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EDINBURGH, UK: According to the latest statistics, the oral health of children in Scotland continues to improve. Overall, a report recently published by the Information Services Division (ISD Scotland), a division of NHS Scotland that provides health information, health intelligence, statistical services and advice, has demonstrated that rates of dental decay have fallen significantly since 2005.
The 2013 survey, which was undertaken in the 2012/13 school year among children aged 10 to 13 across Scotland, showed that almost 75 per cent of children in this age group had no obvious decay experience in their permanent molars, compared with about 70 per cent in 2011 and 53 per cent in 2005. The average number of teeth affected by obvious decay experience improved from 1.29 in 2005 to 0.7 in 2011 and 0.6 in 2013.
With regard to the 27 per cent of children who showed signs of decay, the investigators found that, on average, just over half of the teeth with obvious caries experience had been treated with a restoration.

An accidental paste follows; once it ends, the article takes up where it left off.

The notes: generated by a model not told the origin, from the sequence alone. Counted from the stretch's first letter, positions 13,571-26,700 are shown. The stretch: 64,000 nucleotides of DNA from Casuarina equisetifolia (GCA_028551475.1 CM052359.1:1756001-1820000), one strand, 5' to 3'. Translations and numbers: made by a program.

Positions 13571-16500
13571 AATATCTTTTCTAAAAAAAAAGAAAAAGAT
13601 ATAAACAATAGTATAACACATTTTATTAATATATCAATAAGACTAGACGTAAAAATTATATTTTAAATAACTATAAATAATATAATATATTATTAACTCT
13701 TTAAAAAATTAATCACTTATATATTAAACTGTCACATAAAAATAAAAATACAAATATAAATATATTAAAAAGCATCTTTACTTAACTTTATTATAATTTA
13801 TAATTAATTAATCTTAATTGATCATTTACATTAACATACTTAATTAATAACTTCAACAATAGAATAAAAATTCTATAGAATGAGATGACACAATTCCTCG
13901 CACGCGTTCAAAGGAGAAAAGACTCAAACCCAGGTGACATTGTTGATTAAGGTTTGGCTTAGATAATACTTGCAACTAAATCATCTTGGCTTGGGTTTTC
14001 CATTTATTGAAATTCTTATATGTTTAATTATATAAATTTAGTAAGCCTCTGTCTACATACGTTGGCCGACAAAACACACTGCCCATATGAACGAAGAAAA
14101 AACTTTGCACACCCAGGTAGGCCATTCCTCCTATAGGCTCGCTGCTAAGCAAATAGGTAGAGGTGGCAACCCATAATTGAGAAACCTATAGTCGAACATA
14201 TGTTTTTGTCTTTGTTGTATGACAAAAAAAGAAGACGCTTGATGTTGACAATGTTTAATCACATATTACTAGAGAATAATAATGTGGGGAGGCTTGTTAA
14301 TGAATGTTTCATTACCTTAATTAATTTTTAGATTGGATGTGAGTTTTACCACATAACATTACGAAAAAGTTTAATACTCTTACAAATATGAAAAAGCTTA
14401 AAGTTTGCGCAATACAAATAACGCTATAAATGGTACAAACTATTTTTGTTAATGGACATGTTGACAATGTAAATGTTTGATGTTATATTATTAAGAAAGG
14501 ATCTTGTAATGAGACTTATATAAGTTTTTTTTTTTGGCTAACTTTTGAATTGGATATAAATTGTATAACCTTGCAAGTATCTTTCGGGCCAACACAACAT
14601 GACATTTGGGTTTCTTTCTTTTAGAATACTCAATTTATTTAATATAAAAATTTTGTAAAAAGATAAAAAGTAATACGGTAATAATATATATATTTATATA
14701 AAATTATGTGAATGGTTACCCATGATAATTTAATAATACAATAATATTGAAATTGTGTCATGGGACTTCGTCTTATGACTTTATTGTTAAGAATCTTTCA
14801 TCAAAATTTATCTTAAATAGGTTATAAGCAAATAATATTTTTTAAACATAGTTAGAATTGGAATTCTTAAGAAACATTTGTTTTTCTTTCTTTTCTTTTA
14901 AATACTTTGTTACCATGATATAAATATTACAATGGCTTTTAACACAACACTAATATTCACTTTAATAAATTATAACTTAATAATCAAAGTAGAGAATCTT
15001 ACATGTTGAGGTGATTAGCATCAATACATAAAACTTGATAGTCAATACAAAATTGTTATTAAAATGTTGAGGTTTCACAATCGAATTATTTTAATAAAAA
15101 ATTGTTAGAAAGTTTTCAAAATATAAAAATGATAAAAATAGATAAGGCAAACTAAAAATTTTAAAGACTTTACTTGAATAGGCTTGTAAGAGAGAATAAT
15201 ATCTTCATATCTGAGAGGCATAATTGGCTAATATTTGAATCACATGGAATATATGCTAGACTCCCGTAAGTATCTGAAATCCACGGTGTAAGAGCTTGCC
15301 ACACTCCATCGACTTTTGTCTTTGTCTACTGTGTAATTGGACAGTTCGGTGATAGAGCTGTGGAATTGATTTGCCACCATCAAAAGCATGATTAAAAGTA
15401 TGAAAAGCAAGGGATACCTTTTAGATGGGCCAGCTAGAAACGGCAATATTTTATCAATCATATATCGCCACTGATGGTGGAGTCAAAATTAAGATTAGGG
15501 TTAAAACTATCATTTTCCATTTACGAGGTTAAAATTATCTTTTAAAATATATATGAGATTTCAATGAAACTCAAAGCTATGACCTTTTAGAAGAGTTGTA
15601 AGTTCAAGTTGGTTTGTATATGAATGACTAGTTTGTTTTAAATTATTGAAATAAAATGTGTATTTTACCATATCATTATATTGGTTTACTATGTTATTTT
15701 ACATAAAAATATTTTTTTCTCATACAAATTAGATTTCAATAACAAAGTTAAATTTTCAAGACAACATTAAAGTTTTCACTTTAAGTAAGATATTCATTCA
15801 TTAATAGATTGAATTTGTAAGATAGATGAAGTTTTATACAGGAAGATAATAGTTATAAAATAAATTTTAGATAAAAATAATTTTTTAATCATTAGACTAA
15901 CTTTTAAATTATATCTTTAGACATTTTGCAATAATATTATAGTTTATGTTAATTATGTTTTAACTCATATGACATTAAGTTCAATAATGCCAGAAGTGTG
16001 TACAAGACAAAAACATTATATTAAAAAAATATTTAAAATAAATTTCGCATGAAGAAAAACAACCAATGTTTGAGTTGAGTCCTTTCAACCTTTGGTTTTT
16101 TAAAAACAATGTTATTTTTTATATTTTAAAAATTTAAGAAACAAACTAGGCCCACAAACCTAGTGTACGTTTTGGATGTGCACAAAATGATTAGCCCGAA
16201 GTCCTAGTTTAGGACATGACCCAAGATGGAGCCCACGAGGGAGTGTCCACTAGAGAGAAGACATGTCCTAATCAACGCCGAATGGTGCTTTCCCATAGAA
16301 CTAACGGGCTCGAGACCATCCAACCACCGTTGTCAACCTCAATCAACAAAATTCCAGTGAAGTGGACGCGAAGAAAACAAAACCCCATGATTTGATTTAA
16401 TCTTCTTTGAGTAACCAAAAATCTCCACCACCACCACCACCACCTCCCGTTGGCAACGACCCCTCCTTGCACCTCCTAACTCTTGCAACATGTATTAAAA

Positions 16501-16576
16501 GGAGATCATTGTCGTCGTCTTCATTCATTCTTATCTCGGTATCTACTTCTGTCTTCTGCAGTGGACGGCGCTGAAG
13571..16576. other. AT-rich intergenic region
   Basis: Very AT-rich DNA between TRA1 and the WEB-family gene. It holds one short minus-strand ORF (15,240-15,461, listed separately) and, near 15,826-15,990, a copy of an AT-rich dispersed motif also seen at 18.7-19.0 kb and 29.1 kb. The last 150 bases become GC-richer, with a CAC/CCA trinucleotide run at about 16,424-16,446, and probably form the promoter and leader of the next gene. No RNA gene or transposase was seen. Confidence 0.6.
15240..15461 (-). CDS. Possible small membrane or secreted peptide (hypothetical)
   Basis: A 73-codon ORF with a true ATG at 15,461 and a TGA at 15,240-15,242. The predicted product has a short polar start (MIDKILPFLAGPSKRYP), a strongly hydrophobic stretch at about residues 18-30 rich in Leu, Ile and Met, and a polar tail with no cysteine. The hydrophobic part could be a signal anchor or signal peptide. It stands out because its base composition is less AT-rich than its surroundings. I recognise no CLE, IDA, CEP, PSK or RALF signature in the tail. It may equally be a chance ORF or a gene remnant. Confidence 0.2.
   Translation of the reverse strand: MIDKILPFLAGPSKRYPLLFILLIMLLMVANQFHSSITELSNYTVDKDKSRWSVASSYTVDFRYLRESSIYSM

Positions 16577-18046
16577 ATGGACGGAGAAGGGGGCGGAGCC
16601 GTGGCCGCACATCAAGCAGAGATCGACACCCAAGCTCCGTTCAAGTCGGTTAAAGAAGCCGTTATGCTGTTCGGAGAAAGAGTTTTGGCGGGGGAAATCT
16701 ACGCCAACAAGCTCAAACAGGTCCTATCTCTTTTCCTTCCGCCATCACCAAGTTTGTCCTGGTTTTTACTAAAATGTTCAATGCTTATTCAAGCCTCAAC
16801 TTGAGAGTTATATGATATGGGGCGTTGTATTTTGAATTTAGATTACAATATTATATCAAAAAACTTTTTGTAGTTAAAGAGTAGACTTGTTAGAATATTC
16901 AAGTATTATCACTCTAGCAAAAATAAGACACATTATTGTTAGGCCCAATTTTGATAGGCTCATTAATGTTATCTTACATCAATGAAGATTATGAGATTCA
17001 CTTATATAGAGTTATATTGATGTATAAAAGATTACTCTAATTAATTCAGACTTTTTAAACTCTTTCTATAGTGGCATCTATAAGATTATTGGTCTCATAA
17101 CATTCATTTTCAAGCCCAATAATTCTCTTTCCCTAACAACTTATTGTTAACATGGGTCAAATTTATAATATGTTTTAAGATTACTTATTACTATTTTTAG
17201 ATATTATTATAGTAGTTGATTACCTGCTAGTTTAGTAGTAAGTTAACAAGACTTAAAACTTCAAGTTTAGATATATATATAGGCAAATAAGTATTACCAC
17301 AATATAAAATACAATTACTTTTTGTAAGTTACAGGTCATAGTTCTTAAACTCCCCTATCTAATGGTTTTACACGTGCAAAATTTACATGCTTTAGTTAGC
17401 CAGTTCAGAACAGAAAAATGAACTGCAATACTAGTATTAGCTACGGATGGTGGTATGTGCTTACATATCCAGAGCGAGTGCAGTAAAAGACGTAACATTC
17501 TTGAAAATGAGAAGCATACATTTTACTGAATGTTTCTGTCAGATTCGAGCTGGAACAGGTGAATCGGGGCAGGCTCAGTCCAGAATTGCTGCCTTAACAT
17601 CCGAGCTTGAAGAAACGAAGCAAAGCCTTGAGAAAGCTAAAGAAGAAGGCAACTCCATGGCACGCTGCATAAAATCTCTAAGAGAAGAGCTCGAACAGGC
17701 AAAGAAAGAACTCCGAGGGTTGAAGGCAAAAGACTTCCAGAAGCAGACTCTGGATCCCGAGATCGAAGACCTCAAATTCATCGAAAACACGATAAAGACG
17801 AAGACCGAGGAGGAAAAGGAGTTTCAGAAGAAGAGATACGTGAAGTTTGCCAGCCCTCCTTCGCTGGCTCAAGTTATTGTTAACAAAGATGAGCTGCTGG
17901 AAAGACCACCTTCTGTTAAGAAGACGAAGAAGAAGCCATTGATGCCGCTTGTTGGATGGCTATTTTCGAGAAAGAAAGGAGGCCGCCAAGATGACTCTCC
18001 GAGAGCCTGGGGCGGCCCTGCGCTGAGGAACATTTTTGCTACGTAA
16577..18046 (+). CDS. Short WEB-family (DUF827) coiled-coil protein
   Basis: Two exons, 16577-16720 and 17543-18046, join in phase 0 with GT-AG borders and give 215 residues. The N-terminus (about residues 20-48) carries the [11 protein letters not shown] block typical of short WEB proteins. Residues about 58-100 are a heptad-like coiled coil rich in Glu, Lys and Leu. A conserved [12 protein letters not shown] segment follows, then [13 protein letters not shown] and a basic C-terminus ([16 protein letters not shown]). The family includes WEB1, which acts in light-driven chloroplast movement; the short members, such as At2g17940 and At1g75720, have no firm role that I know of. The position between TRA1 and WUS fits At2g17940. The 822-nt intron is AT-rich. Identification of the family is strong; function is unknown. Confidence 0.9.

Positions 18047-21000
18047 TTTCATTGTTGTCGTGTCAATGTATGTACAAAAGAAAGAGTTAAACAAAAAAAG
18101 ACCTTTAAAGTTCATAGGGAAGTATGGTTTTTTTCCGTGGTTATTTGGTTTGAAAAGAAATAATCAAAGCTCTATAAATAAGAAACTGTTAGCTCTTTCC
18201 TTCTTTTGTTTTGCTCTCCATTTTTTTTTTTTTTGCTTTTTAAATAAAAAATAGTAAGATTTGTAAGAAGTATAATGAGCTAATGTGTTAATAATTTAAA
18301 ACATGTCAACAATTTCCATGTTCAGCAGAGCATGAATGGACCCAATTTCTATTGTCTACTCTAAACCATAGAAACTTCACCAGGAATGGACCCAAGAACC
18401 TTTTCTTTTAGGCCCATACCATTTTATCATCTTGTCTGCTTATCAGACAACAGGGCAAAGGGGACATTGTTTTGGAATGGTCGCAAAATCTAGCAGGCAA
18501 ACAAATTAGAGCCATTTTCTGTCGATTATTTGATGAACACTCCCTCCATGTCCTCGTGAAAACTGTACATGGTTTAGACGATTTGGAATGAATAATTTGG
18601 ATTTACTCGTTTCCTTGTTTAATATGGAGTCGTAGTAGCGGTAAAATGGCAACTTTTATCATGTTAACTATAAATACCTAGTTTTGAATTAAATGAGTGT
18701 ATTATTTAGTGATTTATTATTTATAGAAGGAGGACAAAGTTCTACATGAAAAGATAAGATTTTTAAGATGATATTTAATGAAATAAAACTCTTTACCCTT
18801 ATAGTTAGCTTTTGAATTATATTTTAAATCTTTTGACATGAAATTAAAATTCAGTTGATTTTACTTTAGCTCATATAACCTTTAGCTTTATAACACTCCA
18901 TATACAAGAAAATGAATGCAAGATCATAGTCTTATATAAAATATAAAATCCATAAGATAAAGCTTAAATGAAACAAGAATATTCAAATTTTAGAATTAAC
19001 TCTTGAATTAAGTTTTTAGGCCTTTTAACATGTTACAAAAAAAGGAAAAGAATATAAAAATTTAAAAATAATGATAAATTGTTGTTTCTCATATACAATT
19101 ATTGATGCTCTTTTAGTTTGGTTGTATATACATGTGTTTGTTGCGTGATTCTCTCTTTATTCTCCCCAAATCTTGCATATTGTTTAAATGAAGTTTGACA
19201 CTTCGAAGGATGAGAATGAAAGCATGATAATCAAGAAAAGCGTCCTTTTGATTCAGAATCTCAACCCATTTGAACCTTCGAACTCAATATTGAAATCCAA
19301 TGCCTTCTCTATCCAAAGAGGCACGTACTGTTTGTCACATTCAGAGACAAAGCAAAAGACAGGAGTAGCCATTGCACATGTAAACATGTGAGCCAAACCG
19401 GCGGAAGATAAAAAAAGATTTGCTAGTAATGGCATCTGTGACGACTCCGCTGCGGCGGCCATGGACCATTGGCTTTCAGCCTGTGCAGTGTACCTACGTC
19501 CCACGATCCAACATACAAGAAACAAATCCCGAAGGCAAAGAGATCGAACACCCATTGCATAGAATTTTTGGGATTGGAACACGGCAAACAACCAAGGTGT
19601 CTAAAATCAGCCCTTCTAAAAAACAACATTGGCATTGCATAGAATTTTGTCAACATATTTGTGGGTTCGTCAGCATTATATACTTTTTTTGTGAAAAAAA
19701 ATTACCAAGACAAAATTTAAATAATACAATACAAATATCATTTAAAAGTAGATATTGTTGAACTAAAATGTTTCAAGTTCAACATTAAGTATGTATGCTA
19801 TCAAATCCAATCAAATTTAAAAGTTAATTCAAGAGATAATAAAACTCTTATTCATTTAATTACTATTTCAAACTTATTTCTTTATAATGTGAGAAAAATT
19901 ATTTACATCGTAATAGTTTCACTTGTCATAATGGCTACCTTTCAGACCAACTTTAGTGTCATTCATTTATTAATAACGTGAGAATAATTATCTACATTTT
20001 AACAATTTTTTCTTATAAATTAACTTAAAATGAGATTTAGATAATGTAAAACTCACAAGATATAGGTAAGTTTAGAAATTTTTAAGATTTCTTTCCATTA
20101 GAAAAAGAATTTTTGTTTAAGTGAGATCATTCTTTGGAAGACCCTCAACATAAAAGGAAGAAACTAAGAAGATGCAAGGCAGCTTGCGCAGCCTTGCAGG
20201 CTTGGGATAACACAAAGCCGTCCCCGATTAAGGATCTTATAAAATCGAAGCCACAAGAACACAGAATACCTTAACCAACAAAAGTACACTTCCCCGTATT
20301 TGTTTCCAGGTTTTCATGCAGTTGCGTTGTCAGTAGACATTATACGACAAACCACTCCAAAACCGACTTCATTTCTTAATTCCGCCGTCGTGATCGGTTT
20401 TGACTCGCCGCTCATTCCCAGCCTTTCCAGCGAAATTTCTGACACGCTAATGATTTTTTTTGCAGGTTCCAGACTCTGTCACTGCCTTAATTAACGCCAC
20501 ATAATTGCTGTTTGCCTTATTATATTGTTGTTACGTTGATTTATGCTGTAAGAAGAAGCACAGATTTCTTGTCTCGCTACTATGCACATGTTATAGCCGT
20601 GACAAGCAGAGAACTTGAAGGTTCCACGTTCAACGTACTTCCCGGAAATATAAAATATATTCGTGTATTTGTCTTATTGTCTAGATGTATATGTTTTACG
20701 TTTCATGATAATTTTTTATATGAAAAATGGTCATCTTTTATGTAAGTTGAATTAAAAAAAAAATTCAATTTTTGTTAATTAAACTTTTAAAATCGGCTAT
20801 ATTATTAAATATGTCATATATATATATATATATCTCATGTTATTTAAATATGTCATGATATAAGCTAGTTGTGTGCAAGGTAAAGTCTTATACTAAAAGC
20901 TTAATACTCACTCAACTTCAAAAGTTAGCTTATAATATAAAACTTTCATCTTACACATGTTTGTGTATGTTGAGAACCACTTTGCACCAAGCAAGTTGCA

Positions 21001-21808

In the 10 to 12 age group, children from all socio-economic backgrounds saw an improvement in their dental health compared with the results of 2011, the investigators found. The major improvement occurred in the most deprived quintiles. However, they also pointed out that clear health inequalities remain.
It is anticipated that the improved level of dental health will be maintained as the Childsmile programme, a national initiative aimed at reducing inequalities in oral health and ensuring access to dental services for every child across the country, continues to be refined and implemented.
The report, titled “National Dental Inspection Programme (NDIP) 2013”, was published by ISD Scotland on behalf of the Scottish Dental Epidemiology Coordinating Committee. The full report is available on the division’s website.